The disadvantages of a long pastorate: it becomes apparent through the years the mistakes that you have made. For example, the Veal Parking Building: it was built in the day when attendants were abundantly available and cheaply paid. So the building was constructed for an attendant parking building; you drove your car into the front, and an attendant took it, parked it for you, brought it back to you. Because attendants are unavailable or astronomically expensive, we turned it into a self-parking building, and that makes it very, very difficult, unfelicitous, almost unusable. The mistakes that you have made through the years become apparent.
The Salvation Army approached us wanting to sell their building, their old building and their lot at the corner there for $150,000. We appointed a committee, chaired by one of the finest men and most capable in this earth, and the committee came back with a report: "It is too high; we cannot afford to buy it." I made a mistake there. I should have said, "No matter what the committee says, we’re going to buy that property." Now they are adamant in wanting four million dollars for it. As the years go on in a long pastorate, the mistakes that you make become increasingly apparent.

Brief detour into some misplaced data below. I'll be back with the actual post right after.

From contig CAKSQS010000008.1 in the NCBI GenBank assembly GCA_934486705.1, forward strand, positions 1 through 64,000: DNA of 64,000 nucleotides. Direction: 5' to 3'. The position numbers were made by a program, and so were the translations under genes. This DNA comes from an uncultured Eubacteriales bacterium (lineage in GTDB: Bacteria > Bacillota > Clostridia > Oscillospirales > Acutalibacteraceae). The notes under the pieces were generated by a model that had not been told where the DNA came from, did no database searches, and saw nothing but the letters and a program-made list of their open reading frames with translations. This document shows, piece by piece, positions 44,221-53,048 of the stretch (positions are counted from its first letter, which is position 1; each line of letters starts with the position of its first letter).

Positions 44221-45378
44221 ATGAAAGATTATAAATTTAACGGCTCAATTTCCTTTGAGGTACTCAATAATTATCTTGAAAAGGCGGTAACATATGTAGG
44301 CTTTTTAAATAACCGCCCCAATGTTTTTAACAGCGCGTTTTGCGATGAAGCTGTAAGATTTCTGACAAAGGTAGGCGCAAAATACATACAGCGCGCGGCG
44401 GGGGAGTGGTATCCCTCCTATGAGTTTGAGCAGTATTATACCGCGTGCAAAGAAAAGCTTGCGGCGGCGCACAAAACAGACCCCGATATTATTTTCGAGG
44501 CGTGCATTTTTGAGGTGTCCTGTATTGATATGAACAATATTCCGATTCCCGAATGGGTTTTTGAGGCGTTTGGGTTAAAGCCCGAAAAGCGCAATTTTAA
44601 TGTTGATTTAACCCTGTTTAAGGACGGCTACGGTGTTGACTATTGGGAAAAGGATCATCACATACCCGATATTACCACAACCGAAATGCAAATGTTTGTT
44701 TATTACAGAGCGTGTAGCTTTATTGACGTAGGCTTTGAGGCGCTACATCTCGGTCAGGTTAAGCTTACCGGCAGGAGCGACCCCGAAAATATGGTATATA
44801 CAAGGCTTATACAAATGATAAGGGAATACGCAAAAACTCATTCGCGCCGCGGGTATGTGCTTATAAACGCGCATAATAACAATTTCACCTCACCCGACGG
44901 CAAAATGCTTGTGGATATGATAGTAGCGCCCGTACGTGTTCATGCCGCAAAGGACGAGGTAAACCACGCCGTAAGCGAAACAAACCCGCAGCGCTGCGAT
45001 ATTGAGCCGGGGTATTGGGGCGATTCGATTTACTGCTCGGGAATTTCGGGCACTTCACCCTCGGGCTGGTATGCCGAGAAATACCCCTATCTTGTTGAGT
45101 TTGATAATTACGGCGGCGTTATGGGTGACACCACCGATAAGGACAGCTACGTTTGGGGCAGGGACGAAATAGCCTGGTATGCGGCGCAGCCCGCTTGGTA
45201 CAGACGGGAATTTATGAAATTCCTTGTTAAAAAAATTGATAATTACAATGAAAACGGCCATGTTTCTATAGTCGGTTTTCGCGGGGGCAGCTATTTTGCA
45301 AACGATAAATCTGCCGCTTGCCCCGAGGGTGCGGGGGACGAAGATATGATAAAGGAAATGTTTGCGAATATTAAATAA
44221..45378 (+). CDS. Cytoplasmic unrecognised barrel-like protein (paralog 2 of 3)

The disadvantages of a long pastorate: you watch and become sensitive to the evolution of evil. Evolution is universally taught in our schools. By law you cannot teach creation, God, by law you teach in our school systems, in our universities, in our high schools, in the public schools, by law you teach evolution. Inevitable progress and advancement, progress advancement in invention, and discovery, and technology, and science, and education, well and good: we see advancement made in the automobile, in the discovery of the radio and television, in all of these wonderful things of the computer technological world. But there is also progress and advancement in evil. There is progress in war and in the instruments of war. There is progress in bitterness and in hatred and in national confrontation. There is progress in sodomy. In the days of my ministry, I have seen sodomonic communities, vigorous, clamorous; in San Francisco one that will number almost three hundred thousand, a community of sodomites in Dallas, clamoring to be recognized on the campus of our great Southern Methodist University.